These award-winning, internationally disseminated projects offer new working and speculative models for social housing
provision in London in the context of the UK housing crisis. The designs demonstrate an achievable socially motivated
architectural approach, and aim to shift patterns of housing procurement by working example. Barber’s work as acclaimed housing architect draws on both modernism and traditional housing typologies to develop contemporary, high-quality, low-rise and socially-optimised housing, often for public authorities. Projects work at extremely high densities and within the financially exigent requirements of current housing procurement, while always making positive contributions to their neighbourhoods and city. While specific to their site, brief and conditions, they address common problems facing communities and housing, offering lessons for other projects and cities. They range in scale from innovative homeless hostels (built) through housing developments (built) to neighbourhood-scale proposals. Findings are explored further in a major (speculative and polemical) proposal for a low rise, high density, serviced neighbourhood encircling London. Working outwards in scale, Barber uses one-off projects to develop a building-by-building, socially focused approach to city-making. This actively contributes to a wider politically and socially motivated agenda, offering a workable, coherent and tested approach to housing extending from specific designs to strategies for ending the housing crisis altogether. These projects actively demonstrate to clients, local authorities, architects and users that it is possible to produce high-quality, characterful housing with good private facilities which embody a community-based approach to social and neighbourhood life, even given a procurement climate considered inimical to this. Barber’s lifelong work has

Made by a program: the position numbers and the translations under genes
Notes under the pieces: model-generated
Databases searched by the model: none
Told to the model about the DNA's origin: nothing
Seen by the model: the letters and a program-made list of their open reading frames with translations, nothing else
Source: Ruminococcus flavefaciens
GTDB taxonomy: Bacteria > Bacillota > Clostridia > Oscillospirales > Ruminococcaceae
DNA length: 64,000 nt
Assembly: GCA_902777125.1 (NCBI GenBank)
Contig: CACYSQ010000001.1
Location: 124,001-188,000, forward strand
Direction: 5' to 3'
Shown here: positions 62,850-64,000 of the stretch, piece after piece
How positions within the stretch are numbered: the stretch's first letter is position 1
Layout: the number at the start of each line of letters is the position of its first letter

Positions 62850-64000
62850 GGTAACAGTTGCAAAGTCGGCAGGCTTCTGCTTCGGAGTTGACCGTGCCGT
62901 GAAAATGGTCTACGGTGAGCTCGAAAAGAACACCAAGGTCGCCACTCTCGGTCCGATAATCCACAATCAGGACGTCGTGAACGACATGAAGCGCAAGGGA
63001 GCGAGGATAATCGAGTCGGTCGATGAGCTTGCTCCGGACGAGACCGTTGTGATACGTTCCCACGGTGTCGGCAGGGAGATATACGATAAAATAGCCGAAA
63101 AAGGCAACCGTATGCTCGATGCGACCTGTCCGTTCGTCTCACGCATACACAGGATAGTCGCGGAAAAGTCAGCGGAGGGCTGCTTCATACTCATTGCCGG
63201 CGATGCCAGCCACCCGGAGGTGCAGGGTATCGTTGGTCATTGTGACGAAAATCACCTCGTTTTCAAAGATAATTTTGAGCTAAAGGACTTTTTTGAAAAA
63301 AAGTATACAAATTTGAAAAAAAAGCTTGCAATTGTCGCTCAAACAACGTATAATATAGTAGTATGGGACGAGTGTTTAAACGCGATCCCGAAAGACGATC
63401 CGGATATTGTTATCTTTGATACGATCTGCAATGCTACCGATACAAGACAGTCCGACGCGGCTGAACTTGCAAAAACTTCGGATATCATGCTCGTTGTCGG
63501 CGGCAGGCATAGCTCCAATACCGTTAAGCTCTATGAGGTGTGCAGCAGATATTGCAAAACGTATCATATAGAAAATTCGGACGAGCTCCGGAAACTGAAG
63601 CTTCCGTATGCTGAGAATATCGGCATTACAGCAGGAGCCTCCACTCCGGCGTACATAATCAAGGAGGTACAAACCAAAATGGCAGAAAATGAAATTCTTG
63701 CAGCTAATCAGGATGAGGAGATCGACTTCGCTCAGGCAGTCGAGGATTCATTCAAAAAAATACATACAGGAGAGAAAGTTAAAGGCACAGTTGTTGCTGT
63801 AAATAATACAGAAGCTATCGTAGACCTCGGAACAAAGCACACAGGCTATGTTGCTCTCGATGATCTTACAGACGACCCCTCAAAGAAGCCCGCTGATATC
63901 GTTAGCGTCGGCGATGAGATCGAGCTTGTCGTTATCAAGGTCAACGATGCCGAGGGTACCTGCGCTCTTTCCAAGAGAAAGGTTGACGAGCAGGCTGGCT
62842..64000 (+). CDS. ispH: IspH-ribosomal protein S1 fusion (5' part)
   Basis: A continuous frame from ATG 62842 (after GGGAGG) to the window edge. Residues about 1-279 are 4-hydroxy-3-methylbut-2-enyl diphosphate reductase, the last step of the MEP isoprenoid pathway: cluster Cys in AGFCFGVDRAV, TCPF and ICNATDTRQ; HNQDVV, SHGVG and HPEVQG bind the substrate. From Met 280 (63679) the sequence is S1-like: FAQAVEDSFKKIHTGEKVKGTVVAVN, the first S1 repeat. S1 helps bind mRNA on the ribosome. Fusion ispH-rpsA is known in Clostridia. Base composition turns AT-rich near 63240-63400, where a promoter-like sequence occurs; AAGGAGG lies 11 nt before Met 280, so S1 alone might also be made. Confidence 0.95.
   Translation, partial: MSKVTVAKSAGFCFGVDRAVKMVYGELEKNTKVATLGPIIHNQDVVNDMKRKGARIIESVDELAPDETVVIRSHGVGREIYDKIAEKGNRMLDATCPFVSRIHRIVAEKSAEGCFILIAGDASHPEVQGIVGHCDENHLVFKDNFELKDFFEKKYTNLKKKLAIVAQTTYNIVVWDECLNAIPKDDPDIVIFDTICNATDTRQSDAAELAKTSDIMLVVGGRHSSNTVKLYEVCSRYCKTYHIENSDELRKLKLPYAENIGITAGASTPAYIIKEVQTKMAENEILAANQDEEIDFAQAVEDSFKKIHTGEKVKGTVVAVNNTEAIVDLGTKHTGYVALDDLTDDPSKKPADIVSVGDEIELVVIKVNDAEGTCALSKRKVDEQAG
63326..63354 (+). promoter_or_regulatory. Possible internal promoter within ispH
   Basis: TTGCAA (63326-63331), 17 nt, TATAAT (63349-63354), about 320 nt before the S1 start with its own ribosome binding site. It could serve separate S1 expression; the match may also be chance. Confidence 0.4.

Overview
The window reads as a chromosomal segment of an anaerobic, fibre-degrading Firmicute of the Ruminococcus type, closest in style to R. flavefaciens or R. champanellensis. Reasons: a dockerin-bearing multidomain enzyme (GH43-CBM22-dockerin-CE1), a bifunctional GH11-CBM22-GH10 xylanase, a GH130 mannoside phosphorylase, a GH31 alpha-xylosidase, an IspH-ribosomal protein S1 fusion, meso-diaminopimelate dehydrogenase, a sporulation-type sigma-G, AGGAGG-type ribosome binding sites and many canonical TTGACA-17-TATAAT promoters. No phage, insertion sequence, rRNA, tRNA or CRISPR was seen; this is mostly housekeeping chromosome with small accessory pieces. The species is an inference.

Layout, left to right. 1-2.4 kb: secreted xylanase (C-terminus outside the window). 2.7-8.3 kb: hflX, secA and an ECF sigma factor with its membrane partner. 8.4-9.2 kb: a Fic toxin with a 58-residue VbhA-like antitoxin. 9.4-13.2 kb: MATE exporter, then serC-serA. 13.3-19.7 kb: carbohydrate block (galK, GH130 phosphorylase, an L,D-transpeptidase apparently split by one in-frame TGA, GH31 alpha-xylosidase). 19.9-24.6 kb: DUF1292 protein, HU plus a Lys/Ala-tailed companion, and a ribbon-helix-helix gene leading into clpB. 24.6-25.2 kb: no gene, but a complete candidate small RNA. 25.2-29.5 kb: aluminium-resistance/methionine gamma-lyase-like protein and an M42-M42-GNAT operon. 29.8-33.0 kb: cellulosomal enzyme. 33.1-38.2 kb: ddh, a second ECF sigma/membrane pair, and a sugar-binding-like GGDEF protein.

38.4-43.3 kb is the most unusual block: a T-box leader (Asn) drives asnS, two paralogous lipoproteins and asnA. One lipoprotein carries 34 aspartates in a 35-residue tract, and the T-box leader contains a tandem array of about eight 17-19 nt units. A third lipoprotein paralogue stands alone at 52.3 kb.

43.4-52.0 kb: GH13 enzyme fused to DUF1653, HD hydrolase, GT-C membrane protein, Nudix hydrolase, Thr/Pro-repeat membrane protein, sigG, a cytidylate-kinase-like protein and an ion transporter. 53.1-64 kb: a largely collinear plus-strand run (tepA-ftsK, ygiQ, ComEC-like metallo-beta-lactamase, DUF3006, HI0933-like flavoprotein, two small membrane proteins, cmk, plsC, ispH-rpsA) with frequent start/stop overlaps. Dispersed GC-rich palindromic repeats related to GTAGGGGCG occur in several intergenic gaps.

won 40 awards including (repeatedly) UK Housing Architect of the Year, NLA Building of the Year (Holmes Road 2016)
Royal Academy Grand Award for Architecture (2015) and been disseminated nationally and internationally including his
solo exhibition at London’s influential Design Museum (2018-19).